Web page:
As kids, we typically look up to our parents for guidance, knowledge, and support. After all, we are born helpless and dependent and they have the height, the life experience, the keys, the driver’s license, the wallet, etc. This positive view of our parents can be psychologically adaptive; the belief that our parents are solid, equipped, and capable individuals helps us to feel like we are in good hands, supported by a solid foundation. Indeed, kids who sense that their parents are emotionally or physically unwell may feel anxious and try to take care of their parents or avoid adding stress to their parents.
In adolescence, we often develop a more ambivalent view of our parents. On the one hand, we are not ready for complete autonomy, as we still rely on them for some things. On the other hand, we yearn for more independence than we had as children, and start to value peer relationships over family connections. We may start to feel irritated with our parents, and this anger can help teenagers in their developmental task of individuating and developing a sense of self independent from the families, a precursor to healthy adulting.
If children sometimes idealize their parents, and teens sometimes devalue their parents, where does this leave adults? In short, it depends. Some adult struggle to work through the disillusionment and anger they feel toward their parents. This anger is valid; parents are not the idealized figures we thought they were in childhood. They have done a lot right, but they have also made some not-so-great decisions. How do we wrap our heads around the idea that our parents, who we love and who love us, have let us down in significant ways?
This can be especially tricky when we become parents ourselves, and reflect on how we were parented in the past. Often, adults will feel baffled and angry by the discrepancies in the care they strive to give their own children, versus the care they received as youth themselves. However, as parents, we are also increasingly aware that we are not fully formed perfect human beings as we raise our children, and sometimes this leads to an increased sense of empathy for the parents who raised us, often without access to parenting blogs, internet, therapy, or social support.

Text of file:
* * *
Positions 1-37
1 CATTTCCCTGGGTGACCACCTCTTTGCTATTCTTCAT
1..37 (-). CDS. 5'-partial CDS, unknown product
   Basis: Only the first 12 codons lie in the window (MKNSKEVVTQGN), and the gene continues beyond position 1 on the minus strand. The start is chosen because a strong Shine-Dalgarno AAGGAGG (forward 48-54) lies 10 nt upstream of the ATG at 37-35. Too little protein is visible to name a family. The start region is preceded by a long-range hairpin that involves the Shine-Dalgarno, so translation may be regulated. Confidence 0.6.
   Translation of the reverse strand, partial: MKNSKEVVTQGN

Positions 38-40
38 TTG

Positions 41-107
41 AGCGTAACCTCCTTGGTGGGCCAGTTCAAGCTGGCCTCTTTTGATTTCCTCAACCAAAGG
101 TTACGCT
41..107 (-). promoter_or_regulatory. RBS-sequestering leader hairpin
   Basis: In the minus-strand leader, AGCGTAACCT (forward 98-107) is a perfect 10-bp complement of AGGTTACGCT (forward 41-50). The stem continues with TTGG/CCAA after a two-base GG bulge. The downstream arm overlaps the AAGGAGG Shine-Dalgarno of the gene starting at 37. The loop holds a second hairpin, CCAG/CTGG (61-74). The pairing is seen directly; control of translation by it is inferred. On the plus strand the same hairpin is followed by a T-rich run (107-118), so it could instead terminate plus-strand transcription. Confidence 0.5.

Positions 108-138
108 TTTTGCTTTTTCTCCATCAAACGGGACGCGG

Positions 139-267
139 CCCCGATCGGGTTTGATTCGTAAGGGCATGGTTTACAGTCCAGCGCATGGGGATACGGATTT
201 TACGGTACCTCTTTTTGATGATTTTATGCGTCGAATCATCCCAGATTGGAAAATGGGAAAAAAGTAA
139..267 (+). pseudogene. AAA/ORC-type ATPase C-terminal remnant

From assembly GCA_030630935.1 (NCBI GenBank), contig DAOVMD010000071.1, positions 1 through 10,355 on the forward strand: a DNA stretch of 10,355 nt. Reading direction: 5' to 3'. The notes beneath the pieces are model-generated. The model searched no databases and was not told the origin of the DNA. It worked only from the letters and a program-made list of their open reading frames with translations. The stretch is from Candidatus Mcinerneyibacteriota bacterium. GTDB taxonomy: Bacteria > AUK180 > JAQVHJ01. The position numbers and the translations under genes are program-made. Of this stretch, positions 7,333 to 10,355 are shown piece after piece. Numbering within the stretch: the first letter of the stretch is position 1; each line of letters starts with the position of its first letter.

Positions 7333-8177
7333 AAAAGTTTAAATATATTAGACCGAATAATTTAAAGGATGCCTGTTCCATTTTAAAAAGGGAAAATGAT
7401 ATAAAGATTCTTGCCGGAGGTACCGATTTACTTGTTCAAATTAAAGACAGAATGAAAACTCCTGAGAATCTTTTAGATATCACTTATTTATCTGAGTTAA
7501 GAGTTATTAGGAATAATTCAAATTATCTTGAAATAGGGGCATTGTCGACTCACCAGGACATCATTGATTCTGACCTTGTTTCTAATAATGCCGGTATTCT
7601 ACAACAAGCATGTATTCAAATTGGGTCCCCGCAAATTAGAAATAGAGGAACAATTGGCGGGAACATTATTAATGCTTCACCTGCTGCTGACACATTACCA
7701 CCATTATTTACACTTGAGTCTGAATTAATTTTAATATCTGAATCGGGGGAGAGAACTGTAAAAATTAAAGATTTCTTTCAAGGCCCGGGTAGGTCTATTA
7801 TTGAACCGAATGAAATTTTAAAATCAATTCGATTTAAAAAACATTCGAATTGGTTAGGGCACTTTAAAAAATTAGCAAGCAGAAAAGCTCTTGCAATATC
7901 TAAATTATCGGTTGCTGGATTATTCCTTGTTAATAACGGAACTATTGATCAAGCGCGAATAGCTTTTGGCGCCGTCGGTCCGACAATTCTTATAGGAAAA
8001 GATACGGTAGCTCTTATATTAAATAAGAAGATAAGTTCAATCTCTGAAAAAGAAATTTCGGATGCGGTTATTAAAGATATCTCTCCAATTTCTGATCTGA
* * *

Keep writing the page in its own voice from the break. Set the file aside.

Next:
We can learn to hold both things as true at the same time; our parents love us and did their best, and also, they made some decisions that hurt us. The concept of Radical Acceptance from Dialectical Behaviour Therapy can be very useful here; namely, understanding that our parents are who they are, for many reasons that precede our very existence. In considering those factors, we may understand how they became who they are. We can learn to view our parents outside their role as our parents. We can remind ourselves to view them as three-dimensional humans with their own upbringings, families of origin, life stories, unprocessed wounds, strengths, and challenges. Like us, they do their best with the skills they have at the time, which can sometimes be limited.
As such, the goal is to view our parents in a middle-ground way, not with the idealized pedestal of childhood, and not with the devaluing rage of adolescence. This doesn’t necessarily mean forgiving our parents for things they have done. However, it does mean accepting (and grieving) that our parents may be able to show up for us in certain ways but not in others, that they are who they are, and letting go of expectations for them to be another way.
One thing that helps with accepting our parents is that, as adults, we are now capable of parenting ourselves. We can show up for ourselves in the ways we wish others would. For some, this means validating our emotions compassionately without minimizing or dismissing. For others, this can mean reminding ourselves that we are capable and resilient people who can do hard things. We can also choose reparative attachment relationships where we feel secure. Therapy can be one of those reparative experiences, as can friendships or other close relationships. The fact that we are no longer dependent on our parents in adulthood can free us up to accept our parents as they are – individuals who love us, and did the best they could with what they had at the time. This can be emotional to process, and can bring up a lot, but the relief that accompanies acceptance can be well worth the work. J
 McKay, M. (2019). The dialectical behavior therapy skills workbook: Practical DBT exercises for learning mindfulness, interpersonal effectiveness, emotion regulation, and distress tolerance.